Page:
Deploying Rails Applications to Production Servers

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Ruby on Rails is a popular web development framework known for its simplicity, flexibility, and convention over configuration approach. Once you've built your Rails application, the next step is to deploy it to a production server so that it can be accessed by your users. In this article, we will explore the process of deploying Rails applications to production servers.


Before you begin the deployment process, make sure you have the following prerequisites in place:

  1. A production server - This can be a virtual machine, a physical server, or a cloud-based service like AWS, Heroku, or DigitalOcean.
  2. A domain name - You will need a registered domain name that you can associate with your application.
  3. Capistrano gem - Capistrano is a popular deployment tool for Rails applications. Make sure you have the Capistrano gem installed on your development machine.

Step 1: Prepare your Application

Before deploying your Rails application, ensure that it is ready for production use.

  1. Set up a production database - Modify your config/database.yml file to include the credentials for your production database.
  2. Set secret keys and tokens - Configure your application with secure secret keys and tokens for features like session management and API access. Store them as environment variables or use a tool like dotenv.
  3. Optimize assets - Compile and compress your application's static assets using a gem like uglifier and configure your production environment for asset caching.

Step 2: Configure your Production Server

Once your application is ready, it's time to configure your production server to host your Rails application.

  1. Install necessary dependencies - Ensure that your server has the required software dependencies, such as Ruby, Node.js, and a database server like PostgreSQL or MySQL.
  2. Set up a web server - Configure your web server (e.g., Nginx or Apache) to serve your Rails application. Set up virtual hosts and configure the necessary proxy settings.
  3. Prepare your server for your Rails application - Create a user account to run your Rails application, set up the necessary directory structure, and configure permissions accordingly.
  4. Install and configure a process manager - Tools like systemd, init.d, or Puma can be used to start and manage your Rails application as a background process.

Step 3: Automate Deployment with Capistrano

Capistrano simplifies the deployment process by automating various tasks.

  1. Set up Capistrano - Install the Capistrano gem by including it in your project's Gemfile and running bundle install.
  2. Create deployment configuration - Generate the Capistrano configuration files by running cap install in your project's root directory. Customize the configuration to match your server setup.
  3. Configure deployment settings - Modify the config/deploy.rb file with details like server IP, repository URL, branch name, and deployment path.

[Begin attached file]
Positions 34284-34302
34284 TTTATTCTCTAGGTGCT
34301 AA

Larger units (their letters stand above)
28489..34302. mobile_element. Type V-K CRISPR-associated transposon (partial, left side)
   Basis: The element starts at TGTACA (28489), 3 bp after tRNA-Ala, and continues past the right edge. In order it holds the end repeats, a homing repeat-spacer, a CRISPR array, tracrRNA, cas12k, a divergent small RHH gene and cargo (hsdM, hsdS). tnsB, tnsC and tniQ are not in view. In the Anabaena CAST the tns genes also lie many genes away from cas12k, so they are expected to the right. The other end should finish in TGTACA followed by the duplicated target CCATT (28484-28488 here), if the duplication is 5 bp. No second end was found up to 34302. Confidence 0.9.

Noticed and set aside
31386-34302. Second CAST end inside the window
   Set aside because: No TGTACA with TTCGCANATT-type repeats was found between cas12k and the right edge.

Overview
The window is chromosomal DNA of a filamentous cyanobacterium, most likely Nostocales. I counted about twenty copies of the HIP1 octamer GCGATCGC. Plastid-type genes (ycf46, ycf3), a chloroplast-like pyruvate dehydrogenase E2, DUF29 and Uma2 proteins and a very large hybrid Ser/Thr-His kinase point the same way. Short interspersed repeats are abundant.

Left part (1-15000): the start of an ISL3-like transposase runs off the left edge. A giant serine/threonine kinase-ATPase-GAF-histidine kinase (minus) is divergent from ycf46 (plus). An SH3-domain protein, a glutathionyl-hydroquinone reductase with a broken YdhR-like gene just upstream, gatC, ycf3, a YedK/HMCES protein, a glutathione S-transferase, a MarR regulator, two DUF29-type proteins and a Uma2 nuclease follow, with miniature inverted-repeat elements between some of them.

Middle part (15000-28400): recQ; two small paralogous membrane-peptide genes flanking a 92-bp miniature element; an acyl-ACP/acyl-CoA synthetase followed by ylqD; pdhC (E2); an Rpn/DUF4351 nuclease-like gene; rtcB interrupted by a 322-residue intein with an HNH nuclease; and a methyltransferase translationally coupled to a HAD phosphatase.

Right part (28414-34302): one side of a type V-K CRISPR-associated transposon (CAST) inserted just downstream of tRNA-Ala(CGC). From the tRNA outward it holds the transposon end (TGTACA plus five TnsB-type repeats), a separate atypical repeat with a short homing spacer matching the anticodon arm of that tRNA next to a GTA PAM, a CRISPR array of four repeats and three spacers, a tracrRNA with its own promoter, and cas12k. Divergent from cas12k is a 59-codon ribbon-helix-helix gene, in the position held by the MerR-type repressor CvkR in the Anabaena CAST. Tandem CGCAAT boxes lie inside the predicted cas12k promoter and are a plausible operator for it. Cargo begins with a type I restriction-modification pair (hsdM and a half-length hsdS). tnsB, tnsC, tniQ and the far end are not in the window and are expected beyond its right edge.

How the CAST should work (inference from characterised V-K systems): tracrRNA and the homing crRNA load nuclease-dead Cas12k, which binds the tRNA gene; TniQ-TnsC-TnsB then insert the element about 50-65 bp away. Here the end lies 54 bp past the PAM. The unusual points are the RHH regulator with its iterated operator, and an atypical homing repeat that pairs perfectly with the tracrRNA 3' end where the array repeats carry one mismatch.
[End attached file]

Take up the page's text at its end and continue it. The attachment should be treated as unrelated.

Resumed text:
4. Set up SSH keys - Ensure that your server's SSH keys are properly configured to allow Capistrano to connect without requiring a password.
  5. Deploy your application - Run cap production deploy to deploy your application to the production server. Capistrano will handle tasks like code cloning, asset precompilation, and restarting the server.

Step 4: DNS Configuration

To make your Rails application accessible to the world, you need to configure your DNS settings appropriately.

  1. Associate your domain name - Update your domain's DNS settings to associate it with the IP address of your production server.
  2. Configure subdomains - If your Rails application uses subdomains, configure wildcard DNS records to direct all subdomains to your production server.
  3. Enable SSL/TLS - Obtain an SSL/TLS certificate from a certificate authority (CA) like Let's Encrypt and configure your web server to use HTTPS for secure communication.

Step 5: Monitoring and Maintenance

Once your Rails application is in production, it's crucial to monitor its health and performance.

  1. Set up monitoring tools - Use tools like New Relic, Datadog, or Nagios to monitor your server's performance, track exceptions, and detect potential issues.
  2. Implement log management - Configure logging to capture important events and errors for debugging purposes.
  3. Regularly update your application - Keep your application up-to-date with security patches and feature enhancements by regularly updating your codebase.
  4. Implement a backup strategy - Set up regular backups of your application data and configuration to prevent data loss in case of unexpected events.

Following these steps and best practices will help you deploy your Ruby on Rails application to production servers with confidence. Remember to thoroughly test your application before deploying and perform a trial deployment on a staging environment to catch any potential issues. Happy deploying!


Deploying Rails applications to production servers is a crucial step in making your application available to users. With the right configuration, deployment tools, and monitoring strategies, you can ensure a smooth deployment process and a reliable production environment.

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